Emperor Wu: “So what is the highest meaning of noble truth?”
Bodhidharma: “There is no noble truth, there is only emptiness.”
Emperor Wu: “Then, who is standing before me?”
Bodhidharma: “I know not, Your Majesty.”
This encounter was included as the first kōan of the Blue Cliff Record. After this encounter of no favour by the emperor, Bodhidharma moved south to Shaolin Temple.

Bodhidharma settled in Northern Wei China. Shortly before his death, Bodhidharma appointed his disciple Dazu Huike to succeed him, making Huike the first Chinese-born ancestral founder and the second ancestral founder of Chan in China. Bodhidharma is said to have passed three items to Huike as a sign of transmission of the Dharma: a robe, a bowl, and a copy of the Laṅkāvatāra Sūtra. The transmission then passed to the second ancestral founder Dazu Huike, the third Sengcan, the fourth ancestral founder Dayi Daoxin, and the fifth ancestral founder Daman Hongren.

In the late 8th century, under the influence of Huineng’s student Shenhui, the traditional form of this lineage had been established:

  1. Bodhidharma (達摩) ca. 440 – ca. 528
  2. Dazu Huike (慧可) 487–593
  3. Sengcan (僧燦) ?–606
  4. Dayi Daoxin (道信) 580–651
  5. Daman Hongren (弘忍) 601–674
  6. Huineng (惠能) 638–713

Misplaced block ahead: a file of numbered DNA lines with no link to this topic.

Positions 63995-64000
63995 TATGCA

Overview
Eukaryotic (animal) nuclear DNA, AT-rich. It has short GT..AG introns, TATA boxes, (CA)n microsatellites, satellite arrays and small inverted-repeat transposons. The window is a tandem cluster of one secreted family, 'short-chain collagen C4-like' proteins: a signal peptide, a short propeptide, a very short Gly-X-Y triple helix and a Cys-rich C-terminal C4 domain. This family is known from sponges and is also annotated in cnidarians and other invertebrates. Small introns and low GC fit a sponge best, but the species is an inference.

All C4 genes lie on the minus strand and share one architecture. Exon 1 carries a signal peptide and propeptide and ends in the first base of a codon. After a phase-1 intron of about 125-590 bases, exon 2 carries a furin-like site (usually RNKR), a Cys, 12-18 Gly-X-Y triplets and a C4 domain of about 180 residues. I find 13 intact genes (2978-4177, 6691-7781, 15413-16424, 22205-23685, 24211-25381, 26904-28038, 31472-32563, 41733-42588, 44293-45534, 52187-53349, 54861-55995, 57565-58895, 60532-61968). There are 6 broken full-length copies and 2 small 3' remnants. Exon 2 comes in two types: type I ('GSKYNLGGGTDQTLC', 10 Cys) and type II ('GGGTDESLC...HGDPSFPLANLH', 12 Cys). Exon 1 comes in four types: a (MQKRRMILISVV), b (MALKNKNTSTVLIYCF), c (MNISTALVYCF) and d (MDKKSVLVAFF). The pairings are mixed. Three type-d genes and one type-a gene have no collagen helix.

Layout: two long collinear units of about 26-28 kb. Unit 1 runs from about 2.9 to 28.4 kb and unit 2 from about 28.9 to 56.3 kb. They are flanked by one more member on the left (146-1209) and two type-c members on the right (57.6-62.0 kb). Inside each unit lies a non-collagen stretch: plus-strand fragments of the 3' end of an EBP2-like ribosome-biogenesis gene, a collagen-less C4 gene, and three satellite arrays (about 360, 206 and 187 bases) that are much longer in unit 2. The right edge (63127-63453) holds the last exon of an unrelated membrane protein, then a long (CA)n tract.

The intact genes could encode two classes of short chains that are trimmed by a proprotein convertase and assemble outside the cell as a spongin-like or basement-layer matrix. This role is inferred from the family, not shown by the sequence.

According to tradition, the sixth and last ancestral founder, Huineng (惠能; 638–713), was one of the giants of Chan history, and all surviving schools regard him as their ancestor. The dramatic story of Huineng’s life tells that there was a controversy over his claim to the title of patriarch. After being chosen by Hongren, the fifth ancestral founder, Huineng had to flee by night to Nanhua Temple in the south to avoid the wrath of Hongren’s jealous senior disciples.

It was Huineng who brought Chan Buddhism into blossom in China that later turned into various branches or schools.

During the Song Dynasty, the Five Houses of Chan, or five “schools”, were recognized. These were not originally regarded as “schools” or “sects”, but based on the various Chan-genealogies. Historically they have come to be understood as “schools”.

The Five Houses of Chan are:

  • Guiyang school (潙仰宗), named after masters Guishan Lingyou (771–854) and Yangshan Huiji (813–890), dharma-descendants of Mazu Daoyi;
  • Linji school (臨濟宗), named after master Linji Yixuan (died 866), whose lineage came to be traced to Mazu, establishing him as the archetypal iconoclastic Chan-master;